The Australian Weed Risk Assessment System
The Australian Weed Risk Assessment (WRA) system is a question-based scoring method that can be operated using a computer, or manually, using paper-based forms. The WRA system concerns the pathway of voluntary introduction for ornamental purposes. It applies to plants satisfying the IPPC definition of a quarantine pest: plants not yet present in the country, or, if present, having a limited distribution and subject to official control. The WRA system addresses risk assessment and does not evaluate management options; pathway analysis is not included. The scheme has been calibrated using 350 exotic alien plants that have been present for sufficient time in Australia to reveal their invasive potential. The system includes 49 questions dealing with biogeography and a range of biological and ecological attributes that are indicative of, or can contribute to the invasive character of the plant:
- Biogeography / History
- Domestication / cultivation
1.01 Is the species highly domesticated?
1.02 Has the species become naturalized where grown?
- Climate and distribution
2.01 Species suited to Australian climates (0-low; 1-intermediate; 2- high)
2.02 Quality of climate match (0-low; 1-intermediate; 2-high)
2.03 Broad climate suitability (environmental versatility)
2.04 Native or naturalized in regions with extended dry periods
2.05 Does the species have a history of repeated introductions outside its natural range?
3. Weed elsewhere?
3.01 Naturalized beyond native range
3.02 Garden/amenity/disturbance weed
- Biology / Ecology
4. Undesirable traits
4.01 Produces spines, thorns or burrs
4.04 Unpalatable to grazing animals
4.05 Toxic to animals
4.06 Host for recognised pests and pathogens
4.07 Causes allergies or is otherwise toxic to humans
4.08 Creates a fire hazard in natural ecosystems
4.09 Is a shade tolerant plant at some stage of its life cycle
4.10 Grows on infertile soils
4.11 Climbing or smothering growth habit
4.12 Forms dense thickets
5. Plant type
5.03 Nitrogen fixing woody plant
6.01 Evidence of substantial reproductive failure in native habitat
6.02 Produces viable seed
6.03 Hybridises naturally
6.04 Self-compatible or apomictic
6.05 Requires specialist pollinators
6.06 Reproduction by vegetative fragmentation
6.07 Minimum generative time (years)
7. Dispersal mechanisms
7.01 Propagules likely to be dispersed unintentionally (plants growing in heavily trafficked areas)
7.02 Propagules dispersed intentionally by people
7.03 Propagules likely to disperse as a product contaminant
7.04 Propagules adapted to wind dispersal
7.05 Propagules water dispersed
7.06 Propagules bird dispersed
7.07 Propagules dispersed by other animals (externally)
7.08 Propagules survive passage through the gut
8. Persistance attributes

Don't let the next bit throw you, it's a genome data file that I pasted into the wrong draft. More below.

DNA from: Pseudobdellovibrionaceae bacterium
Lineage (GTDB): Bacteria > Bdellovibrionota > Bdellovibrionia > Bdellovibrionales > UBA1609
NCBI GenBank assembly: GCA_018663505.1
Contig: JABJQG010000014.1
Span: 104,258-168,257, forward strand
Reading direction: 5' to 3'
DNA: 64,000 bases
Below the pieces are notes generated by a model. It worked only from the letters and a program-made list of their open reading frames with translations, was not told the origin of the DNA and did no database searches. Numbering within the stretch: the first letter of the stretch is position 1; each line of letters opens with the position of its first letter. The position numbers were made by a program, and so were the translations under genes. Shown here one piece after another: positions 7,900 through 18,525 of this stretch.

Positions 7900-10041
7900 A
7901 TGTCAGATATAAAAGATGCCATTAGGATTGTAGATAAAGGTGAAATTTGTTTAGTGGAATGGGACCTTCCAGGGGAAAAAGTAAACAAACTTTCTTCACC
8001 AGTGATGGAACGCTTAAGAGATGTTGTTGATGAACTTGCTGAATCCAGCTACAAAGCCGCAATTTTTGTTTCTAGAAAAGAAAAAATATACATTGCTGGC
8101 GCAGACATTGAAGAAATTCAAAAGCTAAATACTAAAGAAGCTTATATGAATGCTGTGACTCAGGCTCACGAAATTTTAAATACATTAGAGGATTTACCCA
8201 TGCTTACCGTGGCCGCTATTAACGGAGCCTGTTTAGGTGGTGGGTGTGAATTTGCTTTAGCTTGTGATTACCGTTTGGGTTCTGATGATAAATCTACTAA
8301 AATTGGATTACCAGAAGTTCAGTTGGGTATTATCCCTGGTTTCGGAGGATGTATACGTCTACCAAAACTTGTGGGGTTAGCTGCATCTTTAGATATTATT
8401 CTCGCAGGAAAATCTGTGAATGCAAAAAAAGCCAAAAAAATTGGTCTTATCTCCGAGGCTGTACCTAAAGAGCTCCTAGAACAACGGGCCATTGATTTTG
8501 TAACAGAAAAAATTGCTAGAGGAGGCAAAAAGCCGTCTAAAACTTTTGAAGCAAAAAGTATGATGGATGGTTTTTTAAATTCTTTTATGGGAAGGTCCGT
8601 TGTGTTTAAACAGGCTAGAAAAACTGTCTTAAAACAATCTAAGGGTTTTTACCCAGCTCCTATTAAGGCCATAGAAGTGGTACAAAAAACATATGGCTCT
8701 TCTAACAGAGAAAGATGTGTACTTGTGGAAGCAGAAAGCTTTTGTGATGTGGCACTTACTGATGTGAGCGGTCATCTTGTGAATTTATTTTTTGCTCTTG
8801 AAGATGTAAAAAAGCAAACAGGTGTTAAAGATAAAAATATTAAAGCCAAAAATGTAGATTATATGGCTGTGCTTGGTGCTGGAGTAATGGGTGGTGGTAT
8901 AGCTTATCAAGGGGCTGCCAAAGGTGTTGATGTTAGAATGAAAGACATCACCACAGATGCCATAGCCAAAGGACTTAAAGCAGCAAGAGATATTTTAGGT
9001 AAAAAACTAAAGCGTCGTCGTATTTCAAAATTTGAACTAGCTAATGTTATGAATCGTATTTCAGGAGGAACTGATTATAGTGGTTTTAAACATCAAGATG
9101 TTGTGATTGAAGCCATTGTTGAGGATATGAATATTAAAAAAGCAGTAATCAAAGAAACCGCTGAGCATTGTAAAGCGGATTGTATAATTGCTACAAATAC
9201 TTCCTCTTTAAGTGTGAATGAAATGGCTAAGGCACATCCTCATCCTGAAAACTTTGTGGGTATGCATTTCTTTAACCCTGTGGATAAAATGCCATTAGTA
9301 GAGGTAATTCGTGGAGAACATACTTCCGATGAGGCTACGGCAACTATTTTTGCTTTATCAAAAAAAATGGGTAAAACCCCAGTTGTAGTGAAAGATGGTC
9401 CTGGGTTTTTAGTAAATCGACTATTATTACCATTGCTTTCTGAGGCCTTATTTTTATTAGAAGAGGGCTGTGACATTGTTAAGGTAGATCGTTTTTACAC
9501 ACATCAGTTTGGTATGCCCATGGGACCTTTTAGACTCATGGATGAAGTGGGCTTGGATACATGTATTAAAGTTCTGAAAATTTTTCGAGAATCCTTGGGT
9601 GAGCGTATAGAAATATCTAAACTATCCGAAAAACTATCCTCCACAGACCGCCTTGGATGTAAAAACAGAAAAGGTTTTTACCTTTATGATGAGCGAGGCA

8.01 Prolific seed production (;2000/m2)
8.02 Evidence that a persistent propagule bank is formed (;1 year)
8.03 Well controlled by herbicides
8.04 Tolerates, or benefits from, mutilation or cultivation
8.05 Effective natural enemies present in Australia
For each plant assessed, the WRA system generates a score assisting Australian policy-makers to determine if a plant can be introduced. If the score is higher than 6, the plant is rejected. If the score is lower than 1, the plant is accepted, and in between these 2 thresholds, the plant is placed on an unable to complete assessment list. Placing a request to assess a species takes around 3 months to get a response.
Between 1997 and 2003, 1000 proposals of import of plants have been assessed: 30% of these were prohibited from entry into the country, 46% were allowed for entry and the remaining 24% required closer examination.
The WRA system has proven to be an effective and rapid decision-support tool in Australia for managing phytosanitary risks associated with proposals of new ornamental plants. As a matter of fact, the system has been officially adopted for use by the Ministries of Agriculture in New-Zealand and in Hawaii (US). In the Galapagos Islands, it is used by researchers to screen recent and future imports. Recent economic analysis of the WRA has suggested that its implementation was beneficial within a decade, and will save up to 1.8 M AUSD over 50 years in Australia. In addition, a recent study (Gordon et al., 2008) has showed that when compared with other systems, the WRA generally provided the most accurate results and that this accuracy remained consistent even when the system was applied to different geographical regions.
Gordon DR, Onderdonk DA, Fox AM, Stocker RK (2008) Consistent accuracy of the Australian weed risk assessment across varied geographies. Diversity and Distribution 14, 234-242.
Pheloung P (2005) Use of the weed risk assessment tool in Australia’s approach to pest risk analysis. In IPPC Secretariat - Identification of risks and management of invasive alien species using the IPPC framework. Proceedings of the workshop on invasive alien species and the International plant protection Convention, Braunschweig, Germany, 22-26 September 2003. Rome, Italy, FAO. P. 115-116. http://www.fao.org/docrep/008/y5968e/y5968e00.htm